The chance of a magnitude 8.0 earthquake striking California in the next 30 years has increased from 4.7 percent to 7 percent, according to a new forecast by the U.S. Geological Survey (USGS).
On Tuesday, the USGS released its Third Uniform California Earthquake Rupture Forecast (UCERF3), an updated forecast that measures how the state’s next earthquakes will be distributed on its numerous fault lines, and how big those temblors are likely to be.
According to the data, the chance of a magnitude 6.7 earthquake hitting the state decreased by roughly 30 percent. USGS scientists revised down the frequency of such quakes from once every 4.8 years to once every 6.3 years.
The disparity between the increased probability of a strong earthquake and the decreased probability of more moderate quakes lies in the complex layout of the state’s fault lines.
“The new likelihoods are due to the inclusion of possible multi-fault ruptures, where earthquakes are no longer confined to separate, individual faults, but can occasionally rupture multiple faults simultaneously,” the study’s lead author, USGS scientist Ned Field, said in a statement. “This is a significant advancement in terms of representing a broader range of earthquakes throughout California’s complex fault system.”
The chances of a magnitude 6.7 quake, like the destructive Northridge temblor of 1994, are slightly higher in Northern California (95 percent) than in Southern California (93 percent).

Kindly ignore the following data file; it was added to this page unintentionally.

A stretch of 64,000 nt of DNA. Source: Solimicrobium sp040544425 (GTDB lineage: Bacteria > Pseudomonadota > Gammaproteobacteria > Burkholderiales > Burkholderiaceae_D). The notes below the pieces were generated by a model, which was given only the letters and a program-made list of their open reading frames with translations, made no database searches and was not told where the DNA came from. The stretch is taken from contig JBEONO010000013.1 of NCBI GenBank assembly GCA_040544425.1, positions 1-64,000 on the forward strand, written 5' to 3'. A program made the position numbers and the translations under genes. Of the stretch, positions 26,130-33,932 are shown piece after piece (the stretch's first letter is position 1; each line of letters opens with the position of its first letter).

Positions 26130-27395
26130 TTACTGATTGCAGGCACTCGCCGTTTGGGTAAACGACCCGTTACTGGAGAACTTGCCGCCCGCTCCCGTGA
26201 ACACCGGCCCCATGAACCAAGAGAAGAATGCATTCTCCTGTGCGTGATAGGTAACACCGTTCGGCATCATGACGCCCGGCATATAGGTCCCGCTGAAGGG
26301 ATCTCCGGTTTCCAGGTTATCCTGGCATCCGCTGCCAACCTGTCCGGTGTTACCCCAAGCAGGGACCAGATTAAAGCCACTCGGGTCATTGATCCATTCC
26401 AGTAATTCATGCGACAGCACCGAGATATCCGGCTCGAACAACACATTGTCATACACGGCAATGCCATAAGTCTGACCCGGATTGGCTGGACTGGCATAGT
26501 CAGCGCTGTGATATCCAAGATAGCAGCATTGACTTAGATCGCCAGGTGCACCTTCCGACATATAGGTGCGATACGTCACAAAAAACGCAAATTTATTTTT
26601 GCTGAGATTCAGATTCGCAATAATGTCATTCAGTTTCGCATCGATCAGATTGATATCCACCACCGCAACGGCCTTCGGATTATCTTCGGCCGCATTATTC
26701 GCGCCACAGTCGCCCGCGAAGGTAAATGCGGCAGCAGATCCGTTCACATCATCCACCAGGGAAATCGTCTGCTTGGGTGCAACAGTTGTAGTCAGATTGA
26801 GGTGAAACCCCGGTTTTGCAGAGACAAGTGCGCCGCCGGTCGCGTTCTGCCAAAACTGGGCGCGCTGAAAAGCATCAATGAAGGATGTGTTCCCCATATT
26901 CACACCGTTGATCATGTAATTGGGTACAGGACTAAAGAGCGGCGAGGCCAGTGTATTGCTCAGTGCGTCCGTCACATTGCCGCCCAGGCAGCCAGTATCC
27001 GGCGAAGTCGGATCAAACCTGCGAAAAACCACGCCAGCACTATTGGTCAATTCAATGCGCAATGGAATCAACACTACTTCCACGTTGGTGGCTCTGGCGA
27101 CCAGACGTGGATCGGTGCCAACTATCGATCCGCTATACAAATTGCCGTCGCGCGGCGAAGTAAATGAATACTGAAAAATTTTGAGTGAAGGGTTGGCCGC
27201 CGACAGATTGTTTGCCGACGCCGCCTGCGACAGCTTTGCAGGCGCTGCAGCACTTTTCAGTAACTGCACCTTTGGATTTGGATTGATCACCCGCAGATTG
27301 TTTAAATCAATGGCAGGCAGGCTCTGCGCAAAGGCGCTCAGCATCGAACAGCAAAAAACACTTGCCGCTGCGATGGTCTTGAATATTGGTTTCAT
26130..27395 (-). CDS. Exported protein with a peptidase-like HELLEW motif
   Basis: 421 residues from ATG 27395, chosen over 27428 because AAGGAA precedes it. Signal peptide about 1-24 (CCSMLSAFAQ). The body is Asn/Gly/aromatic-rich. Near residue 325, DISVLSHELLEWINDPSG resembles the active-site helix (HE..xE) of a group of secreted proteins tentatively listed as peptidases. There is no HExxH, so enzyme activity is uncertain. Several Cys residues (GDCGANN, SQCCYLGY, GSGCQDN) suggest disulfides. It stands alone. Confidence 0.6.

However, the San Andreas fault, extending from central California down to the Salton Sea near the U.S.-Mexico border, presents the greatest threat to the state because it has been 300 years since it last ruptured. The study found a 6.4 percent chance of a magnitude 6.7 or greater earthquake on the fault’s northern section, compared with a 19 percent chance of a similar rupture on the fault’s southern section, partly because the northern section erupted as recently as 1906.
The new forecast largely confirms the USGS’s previous report, UCERF2, released in 2008, even though estimates have been revised. The odds of a magnitude 7 or higher earthquake striking the state in the next 30 years currently sits at 93 percent, while the chances of a magnitude 7.5 quake are at 48 percent over the same time period, similar to estimates provided in 2008.
While scientists glean valuable information from the forecast about the likelihood of earthquakes occurring and how intense they are likely to be, they cannot yet predict when and where earthquakes will strike with any accuracy.
“We are fortunate that seismic activity in California has been relatively low over the past century,” director of the Southern California Earthquake Center and study co-author Tom Jordan said. “But we know that tectonic forces are continually tightening the strings of the San Andreas fault system, making big quakes inevitable. The UCERF3 model provides our leaders and the public with improved information about what to expect, so that we can better prepare.”